A hand holds open research proceedings from AFAC19 powered by INTERSCHUTZ, which were published in two Australian Journal of Emergency Management Monographs.
The latest natural hazards science from the CRC's Research Forum has been published in two special editions of the Australian Journal of Emergency Management Monograph series.
A conference participant views CRC posters in the exhibition hall at AFAC19 in Melbourne.
National awards, multiple events, high quality publications and a solid uptake of the research – all are on show in the CRC's Highlights and Achievements + a year in review 2018-2019.
CRC researcher from the Fire surveillance and hazard mapping project Luke Wallace presenting at the CRC's Research Forum.
Abstract submissions are now open for AFAC20 powered by INTERSCHUTZ, Australia’s largest emergency management conference.
The New South Wales Rural Fire Service headquarters during the state's peak day. Photo: Anthony Clark, New South Wales RFS.
While firefighters have battled ferocious blazes around the country in recent weeks, the impact of Bushfire and Natural Hazards CRC research has been on show in the operations centres and media commentary.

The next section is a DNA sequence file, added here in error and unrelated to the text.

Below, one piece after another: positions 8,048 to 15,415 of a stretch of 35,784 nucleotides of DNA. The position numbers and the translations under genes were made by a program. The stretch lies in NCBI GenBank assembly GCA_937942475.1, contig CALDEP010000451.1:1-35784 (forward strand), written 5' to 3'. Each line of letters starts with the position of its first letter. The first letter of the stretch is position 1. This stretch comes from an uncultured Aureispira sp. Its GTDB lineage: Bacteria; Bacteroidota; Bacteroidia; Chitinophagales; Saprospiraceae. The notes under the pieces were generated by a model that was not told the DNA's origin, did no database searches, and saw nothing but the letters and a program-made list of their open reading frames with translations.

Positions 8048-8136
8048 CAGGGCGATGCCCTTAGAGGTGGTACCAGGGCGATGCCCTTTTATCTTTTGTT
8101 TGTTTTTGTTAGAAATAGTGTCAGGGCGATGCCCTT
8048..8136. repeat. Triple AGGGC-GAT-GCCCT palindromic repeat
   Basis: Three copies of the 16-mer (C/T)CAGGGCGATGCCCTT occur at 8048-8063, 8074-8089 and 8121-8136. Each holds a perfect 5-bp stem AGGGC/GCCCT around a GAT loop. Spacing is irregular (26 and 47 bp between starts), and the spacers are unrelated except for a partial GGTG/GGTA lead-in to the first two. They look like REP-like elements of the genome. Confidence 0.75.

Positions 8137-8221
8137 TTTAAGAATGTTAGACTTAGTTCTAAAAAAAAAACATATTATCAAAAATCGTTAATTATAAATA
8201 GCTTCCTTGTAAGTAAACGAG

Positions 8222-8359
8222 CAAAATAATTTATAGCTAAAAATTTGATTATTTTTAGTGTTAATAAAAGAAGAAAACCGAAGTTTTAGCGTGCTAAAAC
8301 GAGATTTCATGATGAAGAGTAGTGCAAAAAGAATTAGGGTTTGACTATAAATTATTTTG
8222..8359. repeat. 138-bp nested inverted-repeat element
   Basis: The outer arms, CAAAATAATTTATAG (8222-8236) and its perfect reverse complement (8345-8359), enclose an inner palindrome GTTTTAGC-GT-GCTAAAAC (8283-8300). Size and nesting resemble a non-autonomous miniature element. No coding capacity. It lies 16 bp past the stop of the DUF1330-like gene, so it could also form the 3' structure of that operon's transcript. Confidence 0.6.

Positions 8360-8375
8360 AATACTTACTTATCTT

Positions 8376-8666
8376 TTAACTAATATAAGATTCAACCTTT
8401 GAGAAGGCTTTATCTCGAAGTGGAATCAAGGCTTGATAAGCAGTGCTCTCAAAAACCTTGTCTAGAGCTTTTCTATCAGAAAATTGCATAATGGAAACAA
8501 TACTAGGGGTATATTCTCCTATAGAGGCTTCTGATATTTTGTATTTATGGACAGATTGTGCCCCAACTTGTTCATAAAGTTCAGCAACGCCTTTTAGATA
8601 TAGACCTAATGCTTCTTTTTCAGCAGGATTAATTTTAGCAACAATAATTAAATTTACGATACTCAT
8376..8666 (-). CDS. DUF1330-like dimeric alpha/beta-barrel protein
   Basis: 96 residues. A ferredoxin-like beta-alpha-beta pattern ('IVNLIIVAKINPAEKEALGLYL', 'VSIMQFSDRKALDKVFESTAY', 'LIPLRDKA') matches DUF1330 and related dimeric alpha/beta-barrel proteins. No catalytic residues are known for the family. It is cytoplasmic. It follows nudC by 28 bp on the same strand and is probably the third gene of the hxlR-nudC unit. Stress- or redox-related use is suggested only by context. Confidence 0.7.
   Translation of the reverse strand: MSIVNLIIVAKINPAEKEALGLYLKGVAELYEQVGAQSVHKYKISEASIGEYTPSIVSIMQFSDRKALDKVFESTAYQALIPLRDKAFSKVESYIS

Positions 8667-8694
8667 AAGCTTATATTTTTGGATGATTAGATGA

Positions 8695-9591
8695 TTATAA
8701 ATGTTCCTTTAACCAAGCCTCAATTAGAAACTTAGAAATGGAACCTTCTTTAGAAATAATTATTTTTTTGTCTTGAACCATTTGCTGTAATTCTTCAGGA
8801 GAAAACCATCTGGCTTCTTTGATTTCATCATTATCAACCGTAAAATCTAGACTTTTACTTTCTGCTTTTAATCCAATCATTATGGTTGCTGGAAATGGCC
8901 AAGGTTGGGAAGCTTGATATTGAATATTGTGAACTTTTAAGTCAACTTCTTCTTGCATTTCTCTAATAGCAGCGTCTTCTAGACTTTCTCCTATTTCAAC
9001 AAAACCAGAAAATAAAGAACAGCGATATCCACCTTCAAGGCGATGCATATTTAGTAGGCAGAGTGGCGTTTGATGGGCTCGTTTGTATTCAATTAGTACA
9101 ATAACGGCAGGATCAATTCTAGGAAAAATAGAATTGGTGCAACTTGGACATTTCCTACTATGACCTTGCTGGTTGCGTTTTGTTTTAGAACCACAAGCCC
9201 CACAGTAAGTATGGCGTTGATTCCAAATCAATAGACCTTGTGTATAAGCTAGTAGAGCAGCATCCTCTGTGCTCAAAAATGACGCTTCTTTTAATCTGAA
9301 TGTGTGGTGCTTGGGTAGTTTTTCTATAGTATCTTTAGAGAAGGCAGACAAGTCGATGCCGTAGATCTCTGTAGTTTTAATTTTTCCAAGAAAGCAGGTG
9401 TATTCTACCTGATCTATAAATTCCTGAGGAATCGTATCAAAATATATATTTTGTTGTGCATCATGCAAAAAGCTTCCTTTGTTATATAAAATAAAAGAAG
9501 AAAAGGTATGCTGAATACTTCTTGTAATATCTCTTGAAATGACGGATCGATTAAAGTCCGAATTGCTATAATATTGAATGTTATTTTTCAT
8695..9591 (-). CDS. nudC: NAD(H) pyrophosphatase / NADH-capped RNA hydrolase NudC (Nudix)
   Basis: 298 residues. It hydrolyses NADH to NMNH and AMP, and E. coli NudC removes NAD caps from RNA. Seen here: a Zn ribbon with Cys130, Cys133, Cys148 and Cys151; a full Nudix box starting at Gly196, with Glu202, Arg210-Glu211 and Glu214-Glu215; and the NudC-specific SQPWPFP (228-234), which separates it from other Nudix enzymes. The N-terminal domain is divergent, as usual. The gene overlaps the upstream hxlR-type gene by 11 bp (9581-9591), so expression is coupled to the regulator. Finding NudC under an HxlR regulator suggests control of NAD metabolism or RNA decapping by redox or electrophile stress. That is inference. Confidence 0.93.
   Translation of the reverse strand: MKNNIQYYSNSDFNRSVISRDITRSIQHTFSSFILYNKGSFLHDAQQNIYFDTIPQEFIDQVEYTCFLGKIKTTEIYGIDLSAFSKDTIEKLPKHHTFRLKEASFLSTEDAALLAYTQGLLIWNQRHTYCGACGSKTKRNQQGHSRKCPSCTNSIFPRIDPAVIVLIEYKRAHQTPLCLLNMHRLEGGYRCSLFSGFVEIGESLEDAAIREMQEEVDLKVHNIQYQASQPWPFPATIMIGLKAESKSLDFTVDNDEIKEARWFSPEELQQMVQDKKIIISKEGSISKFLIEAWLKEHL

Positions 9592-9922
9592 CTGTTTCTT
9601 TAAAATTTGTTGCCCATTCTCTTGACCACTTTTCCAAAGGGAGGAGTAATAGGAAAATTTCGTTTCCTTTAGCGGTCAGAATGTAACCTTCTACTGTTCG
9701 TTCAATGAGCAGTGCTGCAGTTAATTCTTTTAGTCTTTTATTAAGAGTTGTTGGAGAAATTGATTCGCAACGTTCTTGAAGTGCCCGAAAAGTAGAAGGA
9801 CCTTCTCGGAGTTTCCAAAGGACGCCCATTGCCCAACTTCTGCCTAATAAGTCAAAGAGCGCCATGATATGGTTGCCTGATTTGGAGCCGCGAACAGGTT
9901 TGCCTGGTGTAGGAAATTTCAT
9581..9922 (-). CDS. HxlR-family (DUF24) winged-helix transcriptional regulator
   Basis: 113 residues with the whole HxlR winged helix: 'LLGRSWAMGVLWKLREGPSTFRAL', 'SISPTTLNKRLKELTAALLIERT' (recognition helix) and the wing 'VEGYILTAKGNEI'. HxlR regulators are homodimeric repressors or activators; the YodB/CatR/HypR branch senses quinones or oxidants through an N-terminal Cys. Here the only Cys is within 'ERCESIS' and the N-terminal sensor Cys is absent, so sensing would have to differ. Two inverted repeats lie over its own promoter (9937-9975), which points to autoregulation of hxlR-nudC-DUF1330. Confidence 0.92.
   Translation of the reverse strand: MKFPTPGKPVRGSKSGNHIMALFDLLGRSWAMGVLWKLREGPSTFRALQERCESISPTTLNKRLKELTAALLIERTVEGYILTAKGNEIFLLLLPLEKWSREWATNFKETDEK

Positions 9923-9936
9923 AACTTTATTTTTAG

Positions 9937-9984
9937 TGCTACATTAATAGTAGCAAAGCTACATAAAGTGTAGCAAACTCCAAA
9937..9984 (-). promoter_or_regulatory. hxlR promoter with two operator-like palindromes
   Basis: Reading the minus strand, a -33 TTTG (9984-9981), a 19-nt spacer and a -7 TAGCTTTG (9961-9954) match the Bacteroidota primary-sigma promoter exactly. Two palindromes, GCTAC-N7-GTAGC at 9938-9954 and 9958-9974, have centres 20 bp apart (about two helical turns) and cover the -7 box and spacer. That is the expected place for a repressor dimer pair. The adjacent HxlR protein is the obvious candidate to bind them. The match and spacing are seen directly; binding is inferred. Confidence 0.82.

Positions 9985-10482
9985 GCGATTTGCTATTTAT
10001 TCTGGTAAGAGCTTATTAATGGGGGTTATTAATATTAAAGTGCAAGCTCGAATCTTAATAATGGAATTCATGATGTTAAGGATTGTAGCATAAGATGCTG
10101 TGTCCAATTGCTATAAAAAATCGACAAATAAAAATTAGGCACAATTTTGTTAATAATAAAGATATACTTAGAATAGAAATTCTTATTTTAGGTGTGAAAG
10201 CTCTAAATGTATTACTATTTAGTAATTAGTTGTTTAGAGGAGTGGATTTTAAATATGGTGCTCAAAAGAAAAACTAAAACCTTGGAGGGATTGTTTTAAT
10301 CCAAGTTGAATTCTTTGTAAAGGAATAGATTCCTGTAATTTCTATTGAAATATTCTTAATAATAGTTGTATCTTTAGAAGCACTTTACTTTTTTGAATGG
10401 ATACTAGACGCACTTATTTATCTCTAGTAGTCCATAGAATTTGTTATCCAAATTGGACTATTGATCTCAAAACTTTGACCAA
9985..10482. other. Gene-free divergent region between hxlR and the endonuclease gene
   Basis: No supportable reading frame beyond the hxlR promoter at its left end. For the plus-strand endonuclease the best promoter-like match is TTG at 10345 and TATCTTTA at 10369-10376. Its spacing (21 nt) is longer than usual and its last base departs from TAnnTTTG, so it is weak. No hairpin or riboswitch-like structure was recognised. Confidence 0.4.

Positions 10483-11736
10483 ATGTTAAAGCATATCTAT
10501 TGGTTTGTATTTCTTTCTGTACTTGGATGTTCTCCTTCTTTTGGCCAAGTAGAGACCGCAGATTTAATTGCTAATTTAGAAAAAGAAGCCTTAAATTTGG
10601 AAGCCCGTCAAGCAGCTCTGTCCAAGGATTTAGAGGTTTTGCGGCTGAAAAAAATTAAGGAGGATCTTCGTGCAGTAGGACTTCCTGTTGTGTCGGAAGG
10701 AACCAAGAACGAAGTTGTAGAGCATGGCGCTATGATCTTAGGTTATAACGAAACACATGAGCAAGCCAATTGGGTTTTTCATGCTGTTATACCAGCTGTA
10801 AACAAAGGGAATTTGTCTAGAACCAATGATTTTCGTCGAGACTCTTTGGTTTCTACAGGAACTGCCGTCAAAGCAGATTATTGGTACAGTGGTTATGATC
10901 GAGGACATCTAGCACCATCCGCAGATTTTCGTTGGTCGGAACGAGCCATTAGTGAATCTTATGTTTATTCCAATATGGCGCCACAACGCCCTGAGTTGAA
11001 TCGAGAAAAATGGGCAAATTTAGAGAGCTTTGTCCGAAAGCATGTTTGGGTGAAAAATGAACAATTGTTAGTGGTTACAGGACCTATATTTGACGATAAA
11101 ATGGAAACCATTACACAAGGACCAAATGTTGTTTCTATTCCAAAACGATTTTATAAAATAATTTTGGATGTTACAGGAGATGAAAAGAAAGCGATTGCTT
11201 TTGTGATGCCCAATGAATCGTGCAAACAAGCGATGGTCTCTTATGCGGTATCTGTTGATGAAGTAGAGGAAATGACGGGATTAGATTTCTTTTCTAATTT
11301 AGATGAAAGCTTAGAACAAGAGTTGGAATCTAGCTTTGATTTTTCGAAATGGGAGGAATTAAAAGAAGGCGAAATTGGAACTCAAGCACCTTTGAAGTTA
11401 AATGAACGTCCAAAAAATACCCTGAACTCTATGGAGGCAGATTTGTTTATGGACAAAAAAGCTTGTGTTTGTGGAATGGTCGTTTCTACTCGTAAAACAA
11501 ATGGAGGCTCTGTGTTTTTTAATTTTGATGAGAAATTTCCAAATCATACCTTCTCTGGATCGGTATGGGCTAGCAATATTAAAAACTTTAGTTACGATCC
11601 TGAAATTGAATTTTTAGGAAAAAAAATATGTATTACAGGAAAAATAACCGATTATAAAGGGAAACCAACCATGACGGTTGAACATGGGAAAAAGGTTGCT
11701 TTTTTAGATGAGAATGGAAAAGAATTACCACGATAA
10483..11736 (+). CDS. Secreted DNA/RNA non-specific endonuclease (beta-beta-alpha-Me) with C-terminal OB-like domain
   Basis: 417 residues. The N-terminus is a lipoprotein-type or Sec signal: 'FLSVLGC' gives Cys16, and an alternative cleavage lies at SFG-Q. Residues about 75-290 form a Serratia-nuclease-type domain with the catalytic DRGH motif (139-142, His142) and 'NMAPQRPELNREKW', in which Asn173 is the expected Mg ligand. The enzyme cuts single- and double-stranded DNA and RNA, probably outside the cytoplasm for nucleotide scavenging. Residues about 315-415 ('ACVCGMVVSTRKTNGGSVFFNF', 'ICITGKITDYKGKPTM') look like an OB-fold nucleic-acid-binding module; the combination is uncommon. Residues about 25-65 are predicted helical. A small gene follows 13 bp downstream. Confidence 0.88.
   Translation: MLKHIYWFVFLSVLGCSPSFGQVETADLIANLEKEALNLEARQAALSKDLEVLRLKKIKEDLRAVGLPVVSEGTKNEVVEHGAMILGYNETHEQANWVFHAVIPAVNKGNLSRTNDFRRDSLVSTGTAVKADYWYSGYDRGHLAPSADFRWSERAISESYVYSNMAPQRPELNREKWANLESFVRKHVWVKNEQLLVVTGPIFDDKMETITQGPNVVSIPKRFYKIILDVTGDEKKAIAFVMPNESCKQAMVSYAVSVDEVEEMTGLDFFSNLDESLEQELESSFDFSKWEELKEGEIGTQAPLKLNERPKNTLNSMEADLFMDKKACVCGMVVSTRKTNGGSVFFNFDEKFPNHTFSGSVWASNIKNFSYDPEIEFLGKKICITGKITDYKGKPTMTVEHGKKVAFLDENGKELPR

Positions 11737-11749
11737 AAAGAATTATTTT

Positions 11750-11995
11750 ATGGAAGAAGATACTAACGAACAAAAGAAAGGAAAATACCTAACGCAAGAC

Vast areas of Australia, particularly the east coast, have an above normal fire potential this season.
The 2019/20 fire season has the potential to be an active season across Australia, following on from a very warm and dry start to the year.
Prof Vivienne Tippett, Bushfire and Natural Hazards CRC Chair Dr Katherine Woodthorpe, Dr Katharine Haynes, AFAC CEO Stuart Ellis and Chair of the CRC Advisory Committee Kylie Sproston.
Australian lives are being saved by Bushfire and Natural Hazards CRC research, which was recognised with the Cooperative Research Centres Association’s premier award.

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